If you are unable to meet the conditions of the order or if you are unsure about what is required of you, you should get legal advice.
Usually when the court says you are sentenced to jail, you go to jail straight away from court. You do not get a chance to go home first before being taken to prison. However, the court can order that your jail sentence is suspended for a period of time. From the time the sentence is suspended, you do not have to be in jail.
If the court gives you a jail sentence for five years or less, the court can suspend your sentence for up to five years. This is called the operational period.
The suspension can start:
If you are on a suspended sentence and you break the law, even for something not very serious, you should get legal advice immediately, especially before going to court and pleading guilty to breaking the law. The lawyer will need to know the exact date the suspended sentence was ordered and how long the court ordered for the operational period. If you do not know these things, you can go and ask the court where you were sentenced to look up the date for you and tell you the operational period.
If you are found guilty of a serious offence or if you are a repeat offender, you may be sentenced to a period of imprisonment to be served in a correctional centre.
You may not end up staying in jail for your entire sentence. You can get legal advice about how your sentence is calculated, parole and early release from Prisoners’ Legal Service.
You still have rights while you are in jail. See Prison.
If you are under 17 years old, you will be sent to a youth detention centre, which is a where young people are detained. See Young people and the justice system.
If you are found guilty of an offence in a Queensland court, you will also have to pay the offender levy in addition to any penalty or sentence you receive. The offender levy is an administrative fee that defendants found guilty in Queensland courts must pay.
The offender levy is not an order of the court and it is separate from your penalty or sentence. The court will not take into account that you will also have to pay an offender levy when deciding what your penalty or sentence will be. See Offender levy.
If you have questions about your sentence or what the court may do, you should get legal advice.
You may need legal advice if you
Legal Aid Queensland may provide advice on most areas of criminal law.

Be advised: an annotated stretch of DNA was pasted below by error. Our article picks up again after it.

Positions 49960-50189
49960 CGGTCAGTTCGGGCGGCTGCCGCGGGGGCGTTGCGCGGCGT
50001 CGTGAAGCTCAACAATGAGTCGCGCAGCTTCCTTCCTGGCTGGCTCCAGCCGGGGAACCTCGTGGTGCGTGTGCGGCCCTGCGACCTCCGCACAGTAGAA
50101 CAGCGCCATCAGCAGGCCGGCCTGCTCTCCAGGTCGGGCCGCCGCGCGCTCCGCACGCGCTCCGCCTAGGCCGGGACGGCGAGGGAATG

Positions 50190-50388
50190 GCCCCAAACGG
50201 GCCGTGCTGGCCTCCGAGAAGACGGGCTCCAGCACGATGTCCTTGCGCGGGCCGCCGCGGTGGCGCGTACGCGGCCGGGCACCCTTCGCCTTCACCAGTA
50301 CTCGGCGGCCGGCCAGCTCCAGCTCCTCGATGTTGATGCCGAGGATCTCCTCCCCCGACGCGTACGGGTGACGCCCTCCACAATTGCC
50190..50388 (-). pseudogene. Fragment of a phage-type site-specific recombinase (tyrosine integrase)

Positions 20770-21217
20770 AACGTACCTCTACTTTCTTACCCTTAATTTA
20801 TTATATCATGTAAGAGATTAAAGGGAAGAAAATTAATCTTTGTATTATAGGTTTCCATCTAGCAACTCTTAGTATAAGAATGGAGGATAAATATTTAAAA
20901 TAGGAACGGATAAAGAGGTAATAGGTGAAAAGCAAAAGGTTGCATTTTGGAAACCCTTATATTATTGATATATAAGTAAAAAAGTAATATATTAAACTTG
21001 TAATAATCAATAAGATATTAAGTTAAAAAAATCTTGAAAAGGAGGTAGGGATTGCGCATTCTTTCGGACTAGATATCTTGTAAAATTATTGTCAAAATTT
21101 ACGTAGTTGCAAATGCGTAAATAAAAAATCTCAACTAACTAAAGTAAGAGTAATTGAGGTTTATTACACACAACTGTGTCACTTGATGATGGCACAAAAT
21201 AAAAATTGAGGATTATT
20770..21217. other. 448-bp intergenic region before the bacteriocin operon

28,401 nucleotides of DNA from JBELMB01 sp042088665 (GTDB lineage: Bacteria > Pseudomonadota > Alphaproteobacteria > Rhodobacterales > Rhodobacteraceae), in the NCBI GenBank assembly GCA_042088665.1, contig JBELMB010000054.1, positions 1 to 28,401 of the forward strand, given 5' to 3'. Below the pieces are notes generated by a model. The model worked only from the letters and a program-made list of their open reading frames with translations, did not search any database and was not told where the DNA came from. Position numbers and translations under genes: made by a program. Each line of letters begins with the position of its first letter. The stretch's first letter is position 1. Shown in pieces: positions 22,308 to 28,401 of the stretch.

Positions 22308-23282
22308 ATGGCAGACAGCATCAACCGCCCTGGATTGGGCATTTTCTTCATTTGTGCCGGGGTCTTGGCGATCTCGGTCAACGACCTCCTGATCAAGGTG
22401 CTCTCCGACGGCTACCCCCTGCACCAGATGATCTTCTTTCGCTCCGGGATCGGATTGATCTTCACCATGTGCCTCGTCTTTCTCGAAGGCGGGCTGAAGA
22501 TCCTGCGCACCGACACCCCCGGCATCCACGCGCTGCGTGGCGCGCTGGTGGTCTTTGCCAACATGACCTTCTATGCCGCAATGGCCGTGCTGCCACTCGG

If you have been charged with a serious offence or have an urgent matter, we might suggest that you apply for a grant of legal aid if you are eligible, or that you seek private representation, rather than wait for a legal advice booking.
The following services may also be able to provide you with legal advice and assistance.
Community legal centres - many CLCs provide free legal advice and information on criminal law. Check with them to see if they can help with your matter.
Queensland Law Society can refer you to a specialist private solicitor for advice or representation on criminal law matters.
Important: before seeking legal advice about a criminal charge, you should collect your QP9 from the police prosecutor at your first court date. If you were unable to collect it at your first court date, you should apply to the police/prosecutions office for your QP9. You will need to present photo identification and a written request to the police prosecutor. Contact your local police station if you are unsure where to apply.
These organisations may also be able to help with your matter. They do not provide legal advice.
Queensland courts provide information for people going to court (defendants and witnesses) and general information about the different types of courts in Queensland, eg Magistrates, District, Supreme, Mental Health Court, Childrens court, Coroners court, and more.
State Penalties Enforcement Registry (SPER) is responsible for the collection and enforcement of unpaid infringement notice fines, court ordered monetary fines and Offender Recovery orders issued in Queensland. You can make arrangements to pay SPER an amount each week/fortnight/month.
Last updated 5 September 2019